Did you ever find your self in a mess and wonder how you got there? There’s no guarantee your decisions are always going to be good ones. Too much is unpredictable.
However, many of us have had the experience of looking back on a situation and thinking “I should have known better. The warning signs were all there.”
Here are 8 reasons smart people make dumb decisions. As you think about a time you ignored the signals, was it for any of these reasons?
Understanding why you ignored the warning signs can help you avoid repeating mistakes.
A major cause of poor decisions comes from making them a vacuum without having important information. Sometimes people don’t solicit input because they are over-confident and don’t believe others have anything worthwhile to add. Other times it’s because they believe they are supposed to be strong and have all the answers and think soliciting input makes them look weak. People in leadership roles are particularly vulnerable to finding themselves isolated from a huge source of important information – the people in their organization.
2. Lack of feedback
You don’t know what you don’t know. You need feedback to understand the impact of your actions. Just like it’s a good idea to take a look in a mirror occasionally to make sure the back of your hair is combed and you don’t have spinach on your teeth, you need to find out what you cannot see on your own. Feedback is the mirror that reflects your actions. Consider it a gift or you may find people avoid giving it to you.
3. External pressures
External pressure from others can cause people to make a decision to please someone and ignore their own best interest – for example the person who wanted to be an artist but who became a doctor to please her parents. Time pressure can also cause people to make a quick decision without thinking through the long-term consequences.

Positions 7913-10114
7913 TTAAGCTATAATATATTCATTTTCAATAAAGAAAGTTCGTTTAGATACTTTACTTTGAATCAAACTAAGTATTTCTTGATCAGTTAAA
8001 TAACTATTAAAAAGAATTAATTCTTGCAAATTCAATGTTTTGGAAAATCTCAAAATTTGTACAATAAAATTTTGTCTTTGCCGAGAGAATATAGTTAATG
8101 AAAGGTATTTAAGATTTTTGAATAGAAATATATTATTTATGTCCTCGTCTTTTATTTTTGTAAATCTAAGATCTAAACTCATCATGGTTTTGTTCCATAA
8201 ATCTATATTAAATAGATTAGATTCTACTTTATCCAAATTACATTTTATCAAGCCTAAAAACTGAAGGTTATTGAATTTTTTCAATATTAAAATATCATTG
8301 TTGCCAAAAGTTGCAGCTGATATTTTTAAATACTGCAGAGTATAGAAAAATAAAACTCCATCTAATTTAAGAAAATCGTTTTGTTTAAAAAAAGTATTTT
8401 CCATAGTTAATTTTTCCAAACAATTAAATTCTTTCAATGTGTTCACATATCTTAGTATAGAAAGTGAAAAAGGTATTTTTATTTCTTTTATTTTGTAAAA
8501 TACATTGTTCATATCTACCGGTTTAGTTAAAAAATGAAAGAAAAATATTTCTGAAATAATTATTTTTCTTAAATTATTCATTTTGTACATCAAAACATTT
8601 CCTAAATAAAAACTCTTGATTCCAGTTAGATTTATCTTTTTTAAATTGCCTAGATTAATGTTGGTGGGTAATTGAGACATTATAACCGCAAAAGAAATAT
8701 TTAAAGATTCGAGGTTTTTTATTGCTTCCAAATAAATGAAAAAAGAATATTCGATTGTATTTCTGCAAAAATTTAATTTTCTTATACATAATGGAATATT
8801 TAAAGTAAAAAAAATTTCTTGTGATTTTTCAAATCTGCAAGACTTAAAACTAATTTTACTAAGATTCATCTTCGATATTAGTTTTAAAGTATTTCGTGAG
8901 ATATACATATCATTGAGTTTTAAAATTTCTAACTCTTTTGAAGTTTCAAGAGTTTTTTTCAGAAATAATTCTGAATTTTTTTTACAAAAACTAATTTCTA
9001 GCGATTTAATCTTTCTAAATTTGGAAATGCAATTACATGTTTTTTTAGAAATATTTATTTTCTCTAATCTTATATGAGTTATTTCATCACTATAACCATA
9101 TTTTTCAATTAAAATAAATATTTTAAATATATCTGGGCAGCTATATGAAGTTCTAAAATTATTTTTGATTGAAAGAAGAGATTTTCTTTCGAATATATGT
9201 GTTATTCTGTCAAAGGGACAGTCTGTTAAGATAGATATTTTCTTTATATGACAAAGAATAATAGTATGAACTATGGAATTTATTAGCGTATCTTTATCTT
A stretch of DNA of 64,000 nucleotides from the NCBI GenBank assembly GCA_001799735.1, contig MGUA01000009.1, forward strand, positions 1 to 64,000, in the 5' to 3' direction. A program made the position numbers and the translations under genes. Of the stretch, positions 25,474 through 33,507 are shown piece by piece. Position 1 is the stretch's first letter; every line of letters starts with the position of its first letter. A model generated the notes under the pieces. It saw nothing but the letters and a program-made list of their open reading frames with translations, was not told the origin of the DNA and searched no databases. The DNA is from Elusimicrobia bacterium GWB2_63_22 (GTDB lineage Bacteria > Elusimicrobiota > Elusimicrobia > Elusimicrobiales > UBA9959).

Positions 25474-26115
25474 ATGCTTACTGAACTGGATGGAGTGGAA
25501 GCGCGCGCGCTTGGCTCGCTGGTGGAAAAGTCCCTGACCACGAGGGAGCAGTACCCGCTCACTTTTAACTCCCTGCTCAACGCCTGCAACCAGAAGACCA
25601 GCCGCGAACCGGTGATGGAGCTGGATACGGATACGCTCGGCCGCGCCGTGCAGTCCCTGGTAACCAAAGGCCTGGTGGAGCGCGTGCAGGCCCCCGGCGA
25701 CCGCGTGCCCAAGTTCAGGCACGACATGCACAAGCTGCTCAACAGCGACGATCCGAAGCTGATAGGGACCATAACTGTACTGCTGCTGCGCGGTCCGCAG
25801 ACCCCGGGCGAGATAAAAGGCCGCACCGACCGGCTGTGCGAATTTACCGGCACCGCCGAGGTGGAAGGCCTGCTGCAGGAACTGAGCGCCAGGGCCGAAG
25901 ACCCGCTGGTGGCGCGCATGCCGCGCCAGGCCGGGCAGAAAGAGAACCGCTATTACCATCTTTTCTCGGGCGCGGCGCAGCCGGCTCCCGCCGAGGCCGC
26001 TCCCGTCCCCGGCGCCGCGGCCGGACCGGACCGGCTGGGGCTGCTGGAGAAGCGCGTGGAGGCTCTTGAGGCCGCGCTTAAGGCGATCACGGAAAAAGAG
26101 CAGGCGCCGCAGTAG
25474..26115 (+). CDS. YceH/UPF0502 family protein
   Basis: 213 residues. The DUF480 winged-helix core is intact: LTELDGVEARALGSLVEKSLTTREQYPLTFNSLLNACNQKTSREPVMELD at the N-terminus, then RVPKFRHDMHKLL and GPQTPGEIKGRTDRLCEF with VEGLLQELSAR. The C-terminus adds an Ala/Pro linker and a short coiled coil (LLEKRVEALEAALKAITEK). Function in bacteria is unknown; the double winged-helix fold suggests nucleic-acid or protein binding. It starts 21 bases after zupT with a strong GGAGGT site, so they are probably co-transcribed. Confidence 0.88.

Self-doubt creates an over-reliance on other’s opinions and prevents you from trusting your own judgment. It can immobilize you from making a decision. Fear can cause you to make a decision that you know deep inside is not the best decision for you.
5. Irrational beliefs
Sometimes people move ahead with a decision they desperately want even though the warning signs are telling them not to. Sometimes they ignore the warning signs because they believe they can make it work through sheer willpower. Sometimes it’s a matter of magical thinking – “it will work out because I want it to work out.”
6. Lack of self-awareness
Lack of reflection can lead to random action. Remember the adage, “If you don’t stand for something you’ll fall for anything.” Take time for reflection and introspection to identify your core values. Knowing where you stand and what’s most important to you allows you to make decisions that consciously support what you hold most dearly.
7. Acting out
It’s important to acknowledge your feelings. Burying them is not healthy and can actually make you physically ill. However, recognizing how you feel does not mean you need to take action. Humans have a highly developed brain with a prefrontal cortex that allows us to override our animal instincts and keep from acting out our reactivity. Next time you get an email that annoys you, pause before you reply and give your prefrontal cortex an opportunity to kick into gear.
8. Selective perception
Human relations expert Ken Macher says we often miss the signals because we filter them out. He explains selective perception as a tendency that once you have made a decision, to focus only on information that confirms what what you believe and to discount information that sheds new light. The effect of selective perception can be observed right now in the United States in the polarization around the current presidential election.
Jesse Lyn Stoner, founder of Seapoint Center, works closely with leaders helping them create collaborative, engaged organizations that make a powerful and positive impact on the world. A business consultant, coach, former executive, and bestselling author, Jesse has worked in a wide range of industries including Fortune 500s, small startups, government agencies, and nonprofits. Her clients include Edelman, Marriott, SAP, Stanley, Skanska, The Hartford, and Yale University, to name a few.
Jesse is coauthor, with Ken Blanchard, of the international bestseller Full Steam Ahead: Unleash the Power of Vision which has been translated into 21 language. She is also coauthor of Leading at a Higher Level with Ken Blanchard et.al. And as a senior consultant at The Ken Blanchard Companies, she helped create many of the programs and materials in the areas of vision, teams, and organization excellence.
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